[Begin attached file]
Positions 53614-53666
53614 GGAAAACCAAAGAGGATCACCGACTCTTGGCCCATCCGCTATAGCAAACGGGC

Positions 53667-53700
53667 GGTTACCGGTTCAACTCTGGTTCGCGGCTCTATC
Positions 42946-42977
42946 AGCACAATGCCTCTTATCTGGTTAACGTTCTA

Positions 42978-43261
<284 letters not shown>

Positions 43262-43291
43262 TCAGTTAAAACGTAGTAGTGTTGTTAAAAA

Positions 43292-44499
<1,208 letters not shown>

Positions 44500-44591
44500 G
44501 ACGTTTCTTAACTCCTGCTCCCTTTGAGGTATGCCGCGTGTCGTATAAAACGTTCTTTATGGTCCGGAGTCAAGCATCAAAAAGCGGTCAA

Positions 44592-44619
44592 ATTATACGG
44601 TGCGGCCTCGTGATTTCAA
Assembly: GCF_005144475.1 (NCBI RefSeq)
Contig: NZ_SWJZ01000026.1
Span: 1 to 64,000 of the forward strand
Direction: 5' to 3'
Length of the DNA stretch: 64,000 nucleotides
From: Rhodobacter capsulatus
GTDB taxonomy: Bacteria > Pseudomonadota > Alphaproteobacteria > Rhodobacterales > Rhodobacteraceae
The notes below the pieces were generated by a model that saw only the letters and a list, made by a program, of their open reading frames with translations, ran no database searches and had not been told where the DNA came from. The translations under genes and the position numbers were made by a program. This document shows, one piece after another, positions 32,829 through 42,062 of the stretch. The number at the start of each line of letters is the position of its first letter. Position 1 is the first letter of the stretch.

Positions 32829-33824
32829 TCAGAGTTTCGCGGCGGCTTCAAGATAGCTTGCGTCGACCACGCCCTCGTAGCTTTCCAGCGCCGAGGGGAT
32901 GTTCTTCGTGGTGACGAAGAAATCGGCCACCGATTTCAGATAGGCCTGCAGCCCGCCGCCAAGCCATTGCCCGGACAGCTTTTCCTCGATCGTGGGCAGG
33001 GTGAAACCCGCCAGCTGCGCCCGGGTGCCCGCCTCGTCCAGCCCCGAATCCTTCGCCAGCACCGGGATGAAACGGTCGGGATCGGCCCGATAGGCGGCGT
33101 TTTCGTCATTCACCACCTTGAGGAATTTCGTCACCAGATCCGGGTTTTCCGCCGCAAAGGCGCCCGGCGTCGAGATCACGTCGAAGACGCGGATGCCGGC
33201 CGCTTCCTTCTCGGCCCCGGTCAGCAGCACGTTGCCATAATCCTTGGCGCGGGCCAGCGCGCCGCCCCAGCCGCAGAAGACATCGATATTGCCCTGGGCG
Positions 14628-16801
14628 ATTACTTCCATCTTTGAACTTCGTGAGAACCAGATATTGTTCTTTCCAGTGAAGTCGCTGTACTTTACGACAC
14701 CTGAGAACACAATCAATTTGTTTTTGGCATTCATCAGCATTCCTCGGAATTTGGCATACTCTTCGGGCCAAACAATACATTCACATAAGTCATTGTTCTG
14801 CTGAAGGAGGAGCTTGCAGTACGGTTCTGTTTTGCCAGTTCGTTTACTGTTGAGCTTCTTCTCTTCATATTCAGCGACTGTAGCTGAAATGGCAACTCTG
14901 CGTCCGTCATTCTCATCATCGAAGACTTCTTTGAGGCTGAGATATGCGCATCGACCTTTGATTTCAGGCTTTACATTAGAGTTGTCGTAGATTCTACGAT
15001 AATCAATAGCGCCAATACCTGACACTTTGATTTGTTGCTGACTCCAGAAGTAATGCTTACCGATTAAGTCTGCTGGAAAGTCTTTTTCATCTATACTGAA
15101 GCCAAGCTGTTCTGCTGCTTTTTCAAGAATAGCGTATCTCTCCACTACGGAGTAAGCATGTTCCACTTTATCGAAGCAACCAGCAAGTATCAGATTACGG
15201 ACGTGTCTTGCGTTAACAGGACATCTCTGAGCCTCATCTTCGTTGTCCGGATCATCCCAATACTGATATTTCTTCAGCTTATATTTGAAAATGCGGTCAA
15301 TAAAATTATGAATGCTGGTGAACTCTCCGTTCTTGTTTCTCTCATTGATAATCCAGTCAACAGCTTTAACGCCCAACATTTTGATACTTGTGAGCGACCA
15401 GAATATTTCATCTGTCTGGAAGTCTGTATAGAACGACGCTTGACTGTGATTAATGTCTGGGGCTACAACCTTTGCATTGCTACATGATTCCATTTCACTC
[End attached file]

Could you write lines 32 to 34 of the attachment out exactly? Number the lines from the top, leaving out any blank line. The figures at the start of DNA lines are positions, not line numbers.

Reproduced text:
33201 CGCTTCCTTCTCGGCCCCGGTCAGCAGCACGTTGCCATAATCCTTGGCGCGGGCCAGCGCGCCGCCCCAGCCGCAGAAGACATCGATATTGCCCTGGGCG
Positions 14628-16801
14628 ATTACTTCCATCTTTGAACTTCGTGAGAACCAGATATTGTTCTTTCCAGTGAAGTCGCTGTACTTTACGACAC